Millennium Post

A rock and a hard place

A rock and a hard place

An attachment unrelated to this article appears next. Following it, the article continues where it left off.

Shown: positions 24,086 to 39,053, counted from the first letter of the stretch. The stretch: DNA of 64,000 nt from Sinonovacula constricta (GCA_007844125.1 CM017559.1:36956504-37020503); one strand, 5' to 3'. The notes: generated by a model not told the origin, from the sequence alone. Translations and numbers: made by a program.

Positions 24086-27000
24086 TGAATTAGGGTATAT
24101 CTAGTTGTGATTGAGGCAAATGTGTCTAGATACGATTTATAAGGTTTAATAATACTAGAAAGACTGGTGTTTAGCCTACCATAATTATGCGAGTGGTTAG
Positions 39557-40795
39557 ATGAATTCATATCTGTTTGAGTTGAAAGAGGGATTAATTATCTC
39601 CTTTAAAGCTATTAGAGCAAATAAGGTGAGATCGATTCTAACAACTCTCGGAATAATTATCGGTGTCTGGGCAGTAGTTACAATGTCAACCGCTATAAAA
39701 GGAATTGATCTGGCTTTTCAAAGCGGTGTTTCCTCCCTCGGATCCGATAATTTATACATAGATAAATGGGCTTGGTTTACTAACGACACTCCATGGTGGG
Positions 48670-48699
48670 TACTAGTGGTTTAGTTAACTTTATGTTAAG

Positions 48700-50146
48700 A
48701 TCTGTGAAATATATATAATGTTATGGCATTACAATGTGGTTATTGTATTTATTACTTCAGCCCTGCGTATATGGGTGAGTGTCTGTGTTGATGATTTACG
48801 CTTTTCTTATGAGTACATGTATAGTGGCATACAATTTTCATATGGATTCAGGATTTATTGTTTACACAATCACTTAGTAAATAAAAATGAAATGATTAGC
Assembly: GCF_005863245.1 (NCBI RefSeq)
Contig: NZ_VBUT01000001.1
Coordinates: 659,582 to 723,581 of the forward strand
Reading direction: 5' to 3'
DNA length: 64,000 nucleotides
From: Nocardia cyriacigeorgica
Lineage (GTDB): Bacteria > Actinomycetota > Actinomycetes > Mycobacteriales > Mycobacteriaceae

When the US announced that it would be winding down its 'forever war' in Afghanistan by September 11, there was a visible shock that ran through the international community. US involvement in West Asia (Middle East) has made the region a significant geopolitical flashpoint with many different nations involved in the US war on terror. Now that the US has finally indicated that it wishes to be done with its Afghan campaign, many questions remain about the future of the region. The US pullout jeopardises the Afghan peace process wherein the Taliban attempts to reach a middle ground with the Afghan government. Already, there are indications that the Taliban sees no real point in continuing with the negotiations. The recent Afghan peace conference in Istanbul was cancelled because the Taliban delegation was a no-show. The group has unequivocally stated that if the US is not gone from Afghanistan by May 1, which was the previous deadline for the withdrawal, then the Taliban will likely continue its fight to drive out what they see as foreign invaders. This, as many commentators have observed, gives the group the ideal excuse to no longer engage in the peace process. Either way, as Biden has asserted, America intends to leave the region on September 11, with or without a peace deal. In such a case, the Taliban has no need to negotiate with a weak and corrupt Afghanistan Government propped up by the force of US arms. In its more recent statements, the Taliban has made it clear that it intends to, in some form or fashion, return the nation to the days when the group ruled it as the Islamic Emirate of Afghanistan. The US and its western allies aside, the re-emergence of Taliban rule provides a complicated challenge to other regional powers as well. One of those powers is India. For two decades, India has steadily invested its resources and expertise in helping to develop Afghanistan. India has funded infrastructure programmes, opened up lines of credit and has even recently taken up an active role in training Afghan security and police personnel. India's deliberate and non-interfering approach to diplomacy in the country has won it the favour of both the Afghan government and its people. India's relationship with the Taliban, on the other hand, is somewhat more complicated as the group has previously supported or been associated with many anti-India groups such as the Lashkar-e-Taiba. In addition, the Taliban is also known to have close relations with Pakistani ISI. Some of the factions within the Taliban are also thought to be anti-India. The resurgence of the Taliban as a ruling power in Afghanistan is thus a matter of great concern for India as it would open up another front for anti-India activities to be carried out. This is aside from the fact that many of the Taliban's views on governance, education, women, etc., are ideologically antithetical to India. But this does not mean that India can or should view the Taliban solely as an enemy. In recent years, as the reality of US withdrawal from Afghanistan came closer to fruition, India tentatively started reaching out to the Taliban. First to sound out its intentions, particularly in regards to India. Then, if the need for it arises, to build a working relationship that isn't friendly but is not antagonistic either. The Taliban has notably stated that it welcomes India's aid in Afghanistan and that it has no animosity against the nation. Taliban has also been careful to not attack any India-funded projects in the region. More significantly, the group also publicly dismissed the idea of joining the Jihad in Kashmir and has claimed to have no interest in the Kashmir issue. These 'friendly' statements must be taken with a pinch of salt because the Taliban is not quite as monolithic a group as some might expect. While the Taliban may not overtly act against India itself and may even make friendly gestures, this is no guarantee that the group will not support those groups with less polite intentions towards India. Where does this leave India in regards to Afghanistan? In short, in an inconvenient position. India has spent considerable effort in the last two decades to woo the population and the government to withdraw at this point. Increasing engagement with the Taliban will be suitable to India's strategic interests even if it is a bitter pill to swallow. Still, for now, there are indications that India is currently looking to expand its relations with the Afghan government even further in the meanwhile. In particular, defence cooperation is expected to expand between the two nations as India continues to provide training and military hardware to Afghan security forces. Chief of Defence Staff General Bipin Rawat recently stated that the US withdrawal from the region must not create "space for disruptors to step in". It would seem that for now, India will continue this tough balancing act until it is no longer viable.

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